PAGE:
The Wenham Museum in Wenham, Massachusetts is borrowing artifacts, sketches, and illustrations from the Northeast Children’s Literature Collection for their upcoming exhibit Picture This: 90 Years of Storybook Art (February 3- May 6, 2012). Classic toy stories will come to life through more than 50 original illustrations, vintage toys, and antique books in a colorful display that is engaging for all ages. In the gallery visitors will be able to make their own picture book to take away after their visit, dress in costume to become part of the story, and use story cubes to create their own picture stories all while enjoying the illustrations and reading classics of children’s literature.
The NCLC is lending two artifacts from Nellie, a cat on her own, written and illustrated by Natalie Babbitt and published in 1989 by Farrar, Straus and Giroux. Ms. Babbitt was born in 1932 in Dayton, OH, the daughter of Ralph Zane and Genevieve (Converse) Moore. She received her B.A. from Smith College in 1954. That same year she married Samuel Fisher Babbitt, who also collaborated with her on her first book, The 49th Magician.
The Babbitt Papers hold the manuscripts, preliminary sketches, finished artwork and models for this and many other Babbitt titles, including her most famous work, the multiple award-winning Tuck Everlasting. Seven paintings and two sketches by Ms. Babbitt will accompany Nellie and her hat to Wenham. To keep Nellie company, eight collages by Ed Young will be featured in the Wenham show as well. These collages are the finished works of art for his Pinocchio, published in 1996 by Philomel. Mr. Young, a children’s book author/illustrator and winner of many awards was born in Tientsin, China and raised in Shanghai and Hong Kong, where he was interested in drawing and storytelling from an early age. He moved to the U.S. in 1951 to study architecture but quickly changed his focus to art. Mr. Young has illustrated over eighty books, many of which he also wrote.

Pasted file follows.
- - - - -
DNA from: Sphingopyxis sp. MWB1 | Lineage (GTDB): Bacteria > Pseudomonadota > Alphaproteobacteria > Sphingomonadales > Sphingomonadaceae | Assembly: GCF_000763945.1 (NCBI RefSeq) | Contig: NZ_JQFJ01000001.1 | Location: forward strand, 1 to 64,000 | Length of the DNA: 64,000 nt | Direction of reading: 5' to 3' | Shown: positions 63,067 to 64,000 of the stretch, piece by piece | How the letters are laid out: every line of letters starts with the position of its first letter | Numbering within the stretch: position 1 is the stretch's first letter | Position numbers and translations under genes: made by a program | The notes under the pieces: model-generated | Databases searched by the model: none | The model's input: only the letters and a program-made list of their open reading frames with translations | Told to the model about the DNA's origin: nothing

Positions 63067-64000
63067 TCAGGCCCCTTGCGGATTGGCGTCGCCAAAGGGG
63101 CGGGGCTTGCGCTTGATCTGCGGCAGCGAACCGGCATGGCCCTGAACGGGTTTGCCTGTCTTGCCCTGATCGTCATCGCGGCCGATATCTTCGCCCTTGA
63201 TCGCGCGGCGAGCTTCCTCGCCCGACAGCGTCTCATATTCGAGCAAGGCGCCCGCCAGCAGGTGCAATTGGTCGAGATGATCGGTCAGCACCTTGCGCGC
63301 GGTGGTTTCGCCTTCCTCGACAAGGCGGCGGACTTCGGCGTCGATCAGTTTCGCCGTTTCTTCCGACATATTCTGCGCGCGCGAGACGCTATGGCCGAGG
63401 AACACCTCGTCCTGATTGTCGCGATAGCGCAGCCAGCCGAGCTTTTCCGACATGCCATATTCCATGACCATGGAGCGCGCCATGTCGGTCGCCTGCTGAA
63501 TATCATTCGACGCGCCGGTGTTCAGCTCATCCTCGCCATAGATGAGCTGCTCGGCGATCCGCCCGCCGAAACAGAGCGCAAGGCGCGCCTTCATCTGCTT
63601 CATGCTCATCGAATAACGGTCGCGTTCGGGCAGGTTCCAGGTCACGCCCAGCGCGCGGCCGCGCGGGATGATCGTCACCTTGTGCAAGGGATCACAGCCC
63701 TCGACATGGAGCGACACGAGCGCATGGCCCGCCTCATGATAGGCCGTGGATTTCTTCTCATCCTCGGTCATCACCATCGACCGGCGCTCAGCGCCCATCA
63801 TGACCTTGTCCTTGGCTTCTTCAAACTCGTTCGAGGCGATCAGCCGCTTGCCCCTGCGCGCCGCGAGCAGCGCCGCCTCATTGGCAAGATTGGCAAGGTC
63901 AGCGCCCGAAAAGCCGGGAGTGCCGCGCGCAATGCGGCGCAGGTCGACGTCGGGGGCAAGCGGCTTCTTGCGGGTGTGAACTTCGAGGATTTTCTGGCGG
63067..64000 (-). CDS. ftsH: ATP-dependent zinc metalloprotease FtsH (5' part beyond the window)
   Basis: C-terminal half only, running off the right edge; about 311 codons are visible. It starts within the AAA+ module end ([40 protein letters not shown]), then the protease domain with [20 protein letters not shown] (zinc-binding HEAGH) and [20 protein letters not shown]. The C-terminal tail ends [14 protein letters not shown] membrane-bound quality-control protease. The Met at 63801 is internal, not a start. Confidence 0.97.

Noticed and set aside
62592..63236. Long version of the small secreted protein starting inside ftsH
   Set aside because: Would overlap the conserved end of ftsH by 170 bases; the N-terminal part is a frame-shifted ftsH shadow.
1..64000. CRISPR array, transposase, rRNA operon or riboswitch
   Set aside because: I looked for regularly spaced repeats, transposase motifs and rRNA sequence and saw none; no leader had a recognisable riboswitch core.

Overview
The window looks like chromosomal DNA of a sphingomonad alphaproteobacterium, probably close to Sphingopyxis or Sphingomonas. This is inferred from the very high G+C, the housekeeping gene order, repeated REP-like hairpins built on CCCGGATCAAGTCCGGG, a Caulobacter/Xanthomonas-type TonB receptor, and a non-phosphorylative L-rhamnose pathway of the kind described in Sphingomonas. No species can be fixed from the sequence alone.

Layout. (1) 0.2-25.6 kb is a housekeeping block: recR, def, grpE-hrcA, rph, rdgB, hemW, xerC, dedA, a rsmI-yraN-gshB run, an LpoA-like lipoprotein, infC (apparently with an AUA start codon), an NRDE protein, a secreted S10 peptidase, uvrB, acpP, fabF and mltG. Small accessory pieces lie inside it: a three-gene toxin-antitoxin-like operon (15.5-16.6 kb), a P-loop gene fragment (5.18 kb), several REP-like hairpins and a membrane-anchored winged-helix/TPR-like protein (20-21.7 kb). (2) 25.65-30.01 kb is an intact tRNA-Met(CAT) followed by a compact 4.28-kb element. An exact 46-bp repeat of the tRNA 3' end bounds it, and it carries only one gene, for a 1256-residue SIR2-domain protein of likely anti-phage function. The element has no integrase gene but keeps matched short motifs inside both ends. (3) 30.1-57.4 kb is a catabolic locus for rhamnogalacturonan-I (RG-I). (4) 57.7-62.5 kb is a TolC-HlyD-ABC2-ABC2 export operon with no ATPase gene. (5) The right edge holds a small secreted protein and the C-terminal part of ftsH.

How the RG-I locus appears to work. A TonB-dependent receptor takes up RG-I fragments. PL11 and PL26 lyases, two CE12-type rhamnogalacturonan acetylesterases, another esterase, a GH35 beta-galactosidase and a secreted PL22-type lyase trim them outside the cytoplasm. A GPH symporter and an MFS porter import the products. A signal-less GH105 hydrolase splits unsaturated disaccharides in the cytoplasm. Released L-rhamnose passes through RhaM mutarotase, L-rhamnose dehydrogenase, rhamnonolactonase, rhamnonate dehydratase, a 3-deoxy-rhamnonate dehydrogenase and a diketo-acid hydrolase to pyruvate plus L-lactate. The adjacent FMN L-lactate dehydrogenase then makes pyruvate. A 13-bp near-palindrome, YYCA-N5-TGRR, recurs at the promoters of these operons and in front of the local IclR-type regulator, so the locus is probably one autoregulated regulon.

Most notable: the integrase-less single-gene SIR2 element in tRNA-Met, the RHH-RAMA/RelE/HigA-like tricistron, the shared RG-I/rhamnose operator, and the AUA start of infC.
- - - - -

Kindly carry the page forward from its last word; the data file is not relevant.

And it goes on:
The mission of the Wenham Museum is to protect, preserve, and interpret the history and culture of Boston’s North Shore, domestic life, and the artifacts of childhood. The Museum was established in 1922, making 2012 its 90th anniversary. It began as an historic house museum, but the first donor, Elizabeth Richards Horton – who also happened to be the last child to grow up in the house – donated nearly 1000 dolls to the museum that had been her childhood home, thus establishing the Wenham Museum as one of the premier museums of dolls, toys, and the artifacts of childhood from the 17th century to the present. Since then the museum has maintained a tradition of celebrating childhood and domestic life through its exhibitions of artifacts that have been a part of childhood for the past 400 years, including children’s books, toys and dolls of all kinds, electric trains, and textiles and objects of domestic life.